Beth's Blog

KIS Lesson 58: Dating

Going to the same events, functions, gatherings and hanging out all night while getting drunk … is not dating.

Dating is getting to know each other.

If you intend on spending the rest of your life together, drunk – by all means – keep “dating” drunk. You will only be getting to know the two drunk versions of each other.

If YOU want something else, stop. Stop going out & getting drunk. See if he reaches out to find you and spend time with you, sober.

Yes? Great – now get to know each other, sober. See if there is something real there.

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KIS Lesson 57: More than a feeling

It is possible to find someone to like, enjoy spending time with, care about and love. That does not mean that they are the best person for us to move in with and build a life with.

Love is not enough.

Mutual respect and equality in the relationship is also not enough.

Being together forever is a very long time. We must also share similar core values, beliefs, ideas about marriage, having children, growing old, working, studying, work-life balance and what that means for our lifestyle and personal growth. Compromise in these areas leads to resentment in the long-term.

KIS Lesson 56: What you get, is what you get ... forever

Lets’ say your bloke’s idea of a great Saturday night is sport on 4 channels until the wee hours of the morning…. Remote control in hand.

If that’s his idea of a great night in the first few months of dating, he will probably still think that’s a great night 10 years on, 20, 30, 40 years on!

Choose to accept it (join him – learn to love sport, too or find something you enjoy that you can do at the same time) and enable him to do what he likes to do most or choose to walk away.

Trying to change someone so they will stop doing something they really, really, really enjoy will only lead to bitterness and resentment in the long run.

KIS Lesson 55: Equal

A strong relationship is built on equality.

You both believe that everything the other person is doing, is equally as important as what you are doing. This gives a foundation for an inter-dependant relationship whereby both are working together to achieve more than either could do individually.

The whole is more than the sum of its parts.

If the scales are tipped in either direction – ever so slightly – you now have a dependency (real or perceived). The whole is LESS than the sum of the parts, because the parts are not working together to their optimum.

In positive, strong relationships – nobody “holds the power”. They are both equal.

KIS Lesson 54: Being Noticed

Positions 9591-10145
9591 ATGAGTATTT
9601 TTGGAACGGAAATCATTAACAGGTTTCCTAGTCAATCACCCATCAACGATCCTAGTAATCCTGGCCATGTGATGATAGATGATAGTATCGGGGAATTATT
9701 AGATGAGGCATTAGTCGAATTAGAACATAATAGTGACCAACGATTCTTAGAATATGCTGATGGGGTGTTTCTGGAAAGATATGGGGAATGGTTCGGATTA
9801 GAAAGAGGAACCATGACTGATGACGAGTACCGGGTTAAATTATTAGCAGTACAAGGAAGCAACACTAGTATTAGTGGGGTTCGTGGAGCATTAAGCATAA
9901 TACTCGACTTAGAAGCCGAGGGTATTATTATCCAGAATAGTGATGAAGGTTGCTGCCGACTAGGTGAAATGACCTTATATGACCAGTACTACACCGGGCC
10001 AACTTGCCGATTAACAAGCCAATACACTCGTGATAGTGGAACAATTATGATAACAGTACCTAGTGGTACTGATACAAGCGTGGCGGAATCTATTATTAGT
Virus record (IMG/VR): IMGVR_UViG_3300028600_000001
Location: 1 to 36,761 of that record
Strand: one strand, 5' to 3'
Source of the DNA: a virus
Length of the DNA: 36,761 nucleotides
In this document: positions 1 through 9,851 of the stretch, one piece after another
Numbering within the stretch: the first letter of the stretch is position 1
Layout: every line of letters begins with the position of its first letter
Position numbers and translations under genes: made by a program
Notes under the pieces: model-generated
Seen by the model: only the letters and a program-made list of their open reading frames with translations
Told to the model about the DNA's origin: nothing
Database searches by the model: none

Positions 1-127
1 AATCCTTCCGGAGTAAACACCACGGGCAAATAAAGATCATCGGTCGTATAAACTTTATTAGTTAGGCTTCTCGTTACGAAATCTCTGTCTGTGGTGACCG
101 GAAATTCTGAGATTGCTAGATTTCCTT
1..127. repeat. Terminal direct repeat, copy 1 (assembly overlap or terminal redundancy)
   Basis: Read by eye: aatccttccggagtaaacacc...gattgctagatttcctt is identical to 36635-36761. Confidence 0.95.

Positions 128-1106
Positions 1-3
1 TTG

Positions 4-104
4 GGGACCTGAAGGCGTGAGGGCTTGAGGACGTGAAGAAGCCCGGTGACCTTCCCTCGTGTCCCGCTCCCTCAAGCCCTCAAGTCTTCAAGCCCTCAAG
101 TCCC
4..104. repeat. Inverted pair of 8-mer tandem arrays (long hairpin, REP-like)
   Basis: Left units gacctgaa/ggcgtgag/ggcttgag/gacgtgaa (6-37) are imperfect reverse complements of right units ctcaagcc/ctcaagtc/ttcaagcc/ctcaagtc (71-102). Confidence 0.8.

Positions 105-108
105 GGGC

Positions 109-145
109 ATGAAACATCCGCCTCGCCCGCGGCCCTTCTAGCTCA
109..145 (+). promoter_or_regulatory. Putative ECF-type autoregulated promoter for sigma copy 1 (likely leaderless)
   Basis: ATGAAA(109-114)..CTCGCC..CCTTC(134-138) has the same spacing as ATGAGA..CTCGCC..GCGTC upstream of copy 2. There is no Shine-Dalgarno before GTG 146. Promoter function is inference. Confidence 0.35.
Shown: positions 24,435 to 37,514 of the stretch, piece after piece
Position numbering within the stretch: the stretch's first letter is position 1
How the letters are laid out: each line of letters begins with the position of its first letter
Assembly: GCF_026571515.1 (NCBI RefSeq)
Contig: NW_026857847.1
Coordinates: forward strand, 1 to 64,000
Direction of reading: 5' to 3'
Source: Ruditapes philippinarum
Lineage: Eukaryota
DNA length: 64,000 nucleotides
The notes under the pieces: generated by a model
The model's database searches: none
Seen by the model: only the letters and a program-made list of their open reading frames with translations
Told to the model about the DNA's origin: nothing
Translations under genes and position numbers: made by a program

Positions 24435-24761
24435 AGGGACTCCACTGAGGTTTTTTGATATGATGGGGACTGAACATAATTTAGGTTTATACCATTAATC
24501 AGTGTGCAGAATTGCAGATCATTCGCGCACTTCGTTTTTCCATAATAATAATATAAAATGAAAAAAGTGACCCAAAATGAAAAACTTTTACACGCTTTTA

Sometimes we find ourselves buying a particular bikini to “get noticed” by a particular guy – or – looking for a special ball gown for the upcoming annual ball to “get noticed” by a special someone – or – we change the colours we wear or the style of clothes we wear … all in the name of capturing the attention of one person.

In reality, the guy who respects you, values you and appreciates you, has already noticed you – just the way you are.

The notion of changing ourselves to attract a guy is ludicrous. All we end up with is a guy who is attracted to a version of you – not you, the true and complete you. It becomes hard work to continue to be this other version and feels like you are wearing a mask or a costume.

When the cracks appear in the relationship and it starts to split, you will find that you don’t recognize the person who you have become. Who are you?

Choosing to grow, develop, change and experiment with clothes, activities, your voice, etc. etc. works out well if you are doing it because you want to. In fact, that is brilliant. Growth and the desire to be better is a powerful force … when done on your terms, when you want, the way you want, because you want to.

KIS Lesson 53: Zing

“Zing” is delightfully explained in the children’s movie “Hotel Transylvania”:

When you meet someone special, you feel a “Zing”. It’s in your heart, in your every thought and in the smile on your face. If it’s not there after the first date, don’t bother with a second.

KIS Lesson 52: Parenting is ...

... teaching our children how to drive their own bus to wherever they want to go.

KIS Lesson 51: Fixing

A message to my children, family and friends...

I’m not here to fix your problems for you.

I am here to help YOU figure out how YOU can fix YOUR problems.

KIS Lesson 50: Flirting

When he’s crazy about you and you are the centre of his thoughts … he does not even notice anyone else. Flirting simply does not happen.

Walk away.

KIS Lesson 49: Judgements and Assumptions

Particularly in our late teens and early twenties…

Frequently when we meet someone new, we begin to explore the staple top 20 questions:

The High School we went to

The suburb we grew up in

What our parents do to earn an income

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KIS Lesson 48: "I need to focus on my studies"


We’re breaking up.

I’m not crazy about you and I’ve no idea why. After all, you’re a decent guy.